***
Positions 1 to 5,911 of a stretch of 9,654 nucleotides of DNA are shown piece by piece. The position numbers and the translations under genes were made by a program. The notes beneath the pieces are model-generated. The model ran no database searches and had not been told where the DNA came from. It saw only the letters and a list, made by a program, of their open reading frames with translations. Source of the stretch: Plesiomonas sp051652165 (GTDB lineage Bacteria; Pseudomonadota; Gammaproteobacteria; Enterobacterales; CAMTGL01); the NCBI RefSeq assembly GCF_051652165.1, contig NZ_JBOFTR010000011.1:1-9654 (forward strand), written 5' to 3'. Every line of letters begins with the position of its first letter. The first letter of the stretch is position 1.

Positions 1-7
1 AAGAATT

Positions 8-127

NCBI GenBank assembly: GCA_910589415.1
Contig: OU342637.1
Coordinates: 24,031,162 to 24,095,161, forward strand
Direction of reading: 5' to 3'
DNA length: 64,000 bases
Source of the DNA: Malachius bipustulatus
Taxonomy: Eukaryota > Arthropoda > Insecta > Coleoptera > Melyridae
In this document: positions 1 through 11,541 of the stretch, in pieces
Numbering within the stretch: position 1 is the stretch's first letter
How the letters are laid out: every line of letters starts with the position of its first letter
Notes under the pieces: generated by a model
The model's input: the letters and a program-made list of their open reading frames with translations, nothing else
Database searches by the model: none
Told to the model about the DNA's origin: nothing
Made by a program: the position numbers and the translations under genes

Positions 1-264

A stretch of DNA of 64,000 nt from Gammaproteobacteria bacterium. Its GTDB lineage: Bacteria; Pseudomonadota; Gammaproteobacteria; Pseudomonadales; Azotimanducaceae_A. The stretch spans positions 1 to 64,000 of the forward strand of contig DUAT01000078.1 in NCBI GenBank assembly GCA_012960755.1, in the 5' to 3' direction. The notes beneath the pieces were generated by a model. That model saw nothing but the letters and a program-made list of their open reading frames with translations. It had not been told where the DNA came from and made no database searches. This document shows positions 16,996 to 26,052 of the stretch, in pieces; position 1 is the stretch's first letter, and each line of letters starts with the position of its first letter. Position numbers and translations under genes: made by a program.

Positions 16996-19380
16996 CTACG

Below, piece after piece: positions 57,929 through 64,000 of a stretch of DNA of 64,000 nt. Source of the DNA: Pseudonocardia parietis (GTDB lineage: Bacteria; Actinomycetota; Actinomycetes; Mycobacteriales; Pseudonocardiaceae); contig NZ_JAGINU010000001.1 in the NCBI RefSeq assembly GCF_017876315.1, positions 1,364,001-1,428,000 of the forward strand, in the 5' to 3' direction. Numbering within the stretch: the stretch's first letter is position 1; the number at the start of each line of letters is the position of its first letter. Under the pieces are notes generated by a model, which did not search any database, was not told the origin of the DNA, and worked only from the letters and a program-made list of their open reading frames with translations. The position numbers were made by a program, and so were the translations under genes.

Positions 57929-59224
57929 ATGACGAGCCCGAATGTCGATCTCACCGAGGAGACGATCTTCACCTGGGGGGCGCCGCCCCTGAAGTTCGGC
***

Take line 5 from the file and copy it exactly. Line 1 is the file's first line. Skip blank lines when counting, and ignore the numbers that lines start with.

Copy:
NCBI GenBank assembly: GCA_910589415.1